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In an emotional massage, Graça Machel expresses her grief on the loss of late Archbishop Desmond Tutu



The wife of late former President Graca Machel  has mourned the death of late Archbishop Tutu saying, “I grieve the passing of a brother, a devoted friend, and my spiritual guide.”

Graça Machel paid an emotional tribute to Archbishop Emeritus Desmond Tutu on Monday, praising him for his unwavering devotion to South Africa.

“I grieve the death of a brother, a devoted friend, and a spiritual leader.” Arch is the last of an extraordinary generation of African leaders who have given the world so much,” she remarked.

Tutu, who was 90 years old, died on Sunday at a frail-care facility in Cape Town. He was diagnosed with pancreatic cancer.

Machel recalled a time when the fight against racial segregation was symbolized by the faces and voices of three giants: exiled and radical Oliver Tambo, Nelson Mandela, who was incarcerated the omnipresent symbol of opposition, and Desmond Tutu, the leader from within South Africa whose messages were too penetrating to be ignored and whose voice was too powerful to be silenced.


“First from the pulpit, Arch vehemently attacked apartheid and eloquently campaigned for sanctions against the racist state, skilfully using his moral influence.”

“In a manner of his own, he skilfully exploited his position as a clergyman to mobilize South Africans, Africans, and the world community against the apartheid government’s brutalities and immorality.”

“Fighting for freedom from the trenches of SA required courage that cannot be described. Day by day, minute by minute, every step he took he was shaping the course of history. Every sentence he spoke impacted the lives of millions, and both unified and empowered those in the noble struggle against apartheid,” said Machel.

Mandela’s wife said despite the momentous weight Tutu shouldered, he stood resolute and fearless.

“His voice of reason reverberated throughout the transition to democracy.”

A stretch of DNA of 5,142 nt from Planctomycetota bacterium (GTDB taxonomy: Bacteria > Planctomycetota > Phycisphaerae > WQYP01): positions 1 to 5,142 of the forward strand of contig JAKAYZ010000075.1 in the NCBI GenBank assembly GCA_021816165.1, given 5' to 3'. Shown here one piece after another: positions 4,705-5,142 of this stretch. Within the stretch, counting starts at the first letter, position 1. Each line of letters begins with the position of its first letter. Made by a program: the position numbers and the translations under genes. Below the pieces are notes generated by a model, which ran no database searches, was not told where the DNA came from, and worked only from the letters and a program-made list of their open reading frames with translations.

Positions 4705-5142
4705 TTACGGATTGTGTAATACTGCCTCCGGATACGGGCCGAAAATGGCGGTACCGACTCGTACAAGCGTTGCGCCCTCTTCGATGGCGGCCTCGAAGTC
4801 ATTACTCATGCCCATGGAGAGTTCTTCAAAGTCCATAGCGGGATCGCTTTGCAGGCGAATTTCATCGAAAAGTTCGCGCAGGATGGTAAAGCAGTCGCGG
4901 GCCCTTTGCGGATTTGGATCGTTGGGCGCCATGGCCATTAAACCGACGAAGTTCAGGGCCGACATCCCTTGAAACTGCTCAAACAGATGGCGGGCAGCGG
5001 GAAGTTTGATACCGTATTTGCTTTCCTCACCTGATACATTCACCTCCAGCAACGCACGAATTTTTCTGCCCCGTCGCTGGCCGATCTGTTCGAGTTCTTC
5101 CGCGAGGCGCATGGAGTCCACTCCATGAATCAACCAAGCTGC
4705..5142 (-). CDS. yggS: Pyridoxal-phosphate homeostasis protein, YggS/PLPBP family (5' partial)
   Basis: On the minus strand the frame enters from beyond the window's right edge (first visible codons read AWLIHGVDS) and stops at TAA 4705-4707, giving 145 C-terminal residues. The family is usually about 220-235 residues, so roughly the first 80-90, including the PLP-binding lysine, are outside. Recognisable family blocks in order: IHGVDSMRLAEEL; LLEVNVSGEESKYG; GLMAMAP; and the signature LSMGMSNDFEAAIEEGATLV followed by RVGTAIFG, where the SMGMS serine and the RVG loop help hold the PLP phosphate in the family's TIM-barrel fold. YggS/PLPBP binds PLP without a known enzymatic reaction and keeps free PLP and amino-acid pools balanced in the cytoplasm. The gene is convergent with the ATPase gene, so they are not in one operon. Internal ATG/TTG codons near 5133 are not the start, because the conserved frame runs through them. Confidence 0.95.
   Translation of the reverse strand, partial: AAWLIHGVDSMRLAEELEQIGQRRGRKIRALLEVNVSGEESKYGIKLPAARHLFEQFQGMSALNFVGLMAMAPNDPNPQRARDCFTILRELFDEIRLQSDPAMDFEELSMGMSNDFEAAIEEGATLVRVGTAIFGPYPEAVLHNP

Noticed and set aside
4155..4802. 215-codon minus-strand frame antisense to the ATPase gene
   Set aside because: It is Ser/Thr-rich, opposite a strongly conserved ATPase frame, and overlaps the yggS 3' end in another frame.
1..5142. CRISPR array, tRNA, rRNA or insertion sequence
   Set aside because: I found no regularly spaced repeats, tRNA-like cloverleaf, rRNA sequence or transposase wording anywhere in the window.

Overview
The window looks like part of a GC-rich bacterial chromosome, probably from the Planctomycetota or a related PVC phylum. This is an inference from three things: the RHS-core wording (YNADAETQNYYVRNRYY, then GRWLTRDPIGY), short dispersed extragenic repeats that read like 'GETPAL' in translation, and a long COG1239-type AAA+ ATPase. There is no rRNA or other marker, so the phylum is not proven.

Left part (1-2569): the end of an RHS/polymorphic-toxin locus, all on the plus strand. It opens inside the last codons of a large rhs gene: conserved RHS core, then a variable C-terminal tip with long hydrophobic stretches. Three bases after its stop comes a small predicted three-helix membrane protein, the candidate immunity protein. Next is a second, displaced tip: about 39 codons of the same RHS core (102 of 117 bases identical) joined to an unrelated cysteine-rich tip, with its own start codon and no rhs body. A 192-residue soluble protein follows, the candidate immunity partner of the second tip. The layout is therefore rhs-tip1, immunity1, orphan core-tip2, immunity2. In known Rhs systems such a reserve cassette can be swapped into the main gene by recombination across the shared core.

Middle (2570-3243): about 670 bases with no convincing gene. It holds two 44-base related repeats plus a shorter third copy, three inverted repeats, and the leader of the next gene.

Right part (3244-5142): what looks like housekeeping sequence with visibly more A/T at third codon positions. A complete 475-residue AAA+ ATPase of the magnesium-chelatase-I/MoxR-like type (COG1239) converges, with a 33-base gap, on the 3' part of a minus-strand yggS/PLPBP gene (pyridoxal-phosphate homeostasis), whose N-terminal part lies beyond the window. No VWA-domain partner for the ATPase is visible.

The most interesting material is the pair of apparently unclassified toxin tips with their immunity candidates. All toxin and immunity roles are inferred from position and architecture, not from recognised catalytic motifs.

Machel said from the unspeakable horrors of apartheid came a desperate need to initiate a process for accountability and healing.

“When the Truth and Reconciliation Commission (TRC) was established, it required someone steeped in faith, morality, impartiality, integrity and a boundless capacity for empathy to steer its momentous course.

“The decision to have Tutu steward such a crucial building block of SA’s democracy was one master stroke.”

Machel said while the reconciliation process was unfinished, and some had misgivings about the efficacy of the TRC, she hoped the youth of today, who had not experienced the brutalities of apartheid, would understand the historic challenges Tutu and his generation faced.

“Many, like Arch, walked the tightrope, negotiating ways and means to save lives and avert war, recognising the pain and suffering of victims, and simultaneously trying to hold to account the guilty and bring about healing to countless millions.

“Arch was guided through the minefields of nation-building by his deep commitment to justice and respect for human rights and human dignity. Arch created a moral space to confront both the oppressors and the victims, and recognised freedom had to be enjoyed alongside the respect for human rights.

“From the time of apartheid until the end of his life, Arch’s leadership in the pursuit of justice has been unparalleled.”




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